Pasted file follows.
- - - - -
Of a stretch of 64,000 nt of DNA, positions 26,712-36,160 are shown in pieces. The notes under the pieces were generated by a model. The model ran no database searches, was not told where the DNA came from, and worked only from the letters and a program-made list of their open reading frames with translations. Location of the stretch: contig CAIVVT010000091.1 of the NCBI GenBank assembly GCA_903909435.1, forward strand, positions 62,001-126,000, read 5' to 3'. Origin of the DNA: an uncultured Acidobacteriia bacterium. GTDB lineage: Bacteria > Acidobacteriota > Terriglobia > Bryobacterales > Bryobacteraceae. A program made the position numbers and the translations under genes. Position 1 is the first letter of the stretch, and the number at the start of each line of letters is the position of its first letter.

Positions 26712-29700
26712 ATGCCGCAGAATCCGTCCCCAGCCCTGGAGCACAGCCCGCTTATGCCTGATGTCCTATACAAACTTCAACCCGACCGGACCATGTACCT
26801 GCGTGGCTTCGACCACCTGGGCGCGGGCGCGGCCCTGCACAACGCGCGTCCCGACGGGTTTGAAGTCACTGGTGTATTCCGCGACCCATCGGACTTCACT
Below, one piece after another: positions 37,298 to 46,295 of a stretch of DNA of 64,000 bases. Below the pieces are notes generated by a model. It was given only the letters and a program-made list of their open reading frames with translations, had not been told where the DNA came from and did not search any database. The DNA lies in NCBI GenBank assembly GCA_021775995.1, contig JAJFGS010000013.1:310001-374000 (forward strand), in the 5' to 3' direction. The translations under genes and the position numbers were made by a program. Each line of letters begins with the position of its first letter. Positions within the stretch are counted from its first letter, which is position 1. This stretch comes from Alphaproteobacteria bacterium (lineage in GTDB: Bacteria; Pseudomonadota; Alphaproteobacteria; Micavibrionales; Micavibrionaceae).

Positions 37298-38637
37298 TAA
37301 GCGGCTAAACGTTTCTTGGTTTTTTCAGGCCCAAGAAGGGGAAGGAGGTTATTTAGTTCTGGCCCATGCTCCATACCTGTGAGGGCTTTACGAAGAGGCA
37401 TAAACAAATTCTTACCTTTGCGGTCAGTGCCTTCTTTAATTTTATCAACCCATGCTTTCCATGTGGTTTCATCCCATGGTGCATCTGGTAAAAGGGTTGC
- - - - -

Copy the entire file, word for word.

Of a stretch of 64,000 nt of DNA, positions 26,712-36,160 are shown in pieces. The notes under the pieces were generated by a model. The model ran no database searches, was not told where the DNA came from, and worked only from the letters and a program-made list of their open reading frames with translations. Location of the stretch: contig CAIVVT010000091.1 of the NCBI GenBank assembly GCA_903909435.1, forward strand, positions 62,001-126,000, read 5' to 3'. Origin of the DNA: an uncultured Acidobacteriia bacterium. GTDB lineage: Bacteria > Acidobacteriota > Terriglobia > Bryobacterales > Bryobacteraceae. A program made the position numbers and the translations under genes. Position 1 is the first letter of the stretch, and the number at the start of each line of letters is the position of its first letter.

Positions 26712-29700
26712 ATGCCGCAGAATCCGTCCCCAGCCCTGGAGCACAGCCCGCTTATGCCTGATGTCCTATACAAACTTCAACCCGACCGGACCATGTACCT
26801 GCGTGGCTTCGACCACCTGGGCGCGGGCGCGGCCCTGCACAACGCGCGTCCCGACGGGTTTGAAGTCACTGGTGTATTCCGCGACCCATCGGACTTCACT
Below, one piece after another: positions 37,298 to 46,295 of a stretch of DNA of 64,000 bases. Below the pieces are notes generated by a model. It was given only the letters and a program-made list of their open reading frames with translations, had not been told where the DNA came from and did not search any database. The DNA lies in NCBI GenBank assembly GCA_021775995.1, contig JAJFGS010000013.1:310001-374000 (forward strand), in the 5' to 3' direction. The translations under genes and the position numbers were made by a program. Each line of letters begins with the position of its first letter. Positions within the stretch are counted from its first letter, which is position 1. This stretch comes from Alphaproteobacteria bacterium (lineage in GTDB: Bacteria; Pseudomonadota; Alphaproteobacteria; Micavibrionales; Micavibrionaceae).

Positions 37298-38637
37298 TAA
37301 GCGGCTAAACGTTTCTTGGTTTTTTCAGGCCCAAGAAGGGGAAGGAGGTTATTTAGTTCTGGCCCATGCTCCATACCTGTGAGGGCTTTACGAAGAGGCA
37401 TAAACAAATTCTTACCTTTGCGGTCAGTGCCTTCTTTAATTTTATCAACCCATGCTTTCCATGTGGTTTCATCCCATGGTGCATCTGGTAAAAGGGTTGC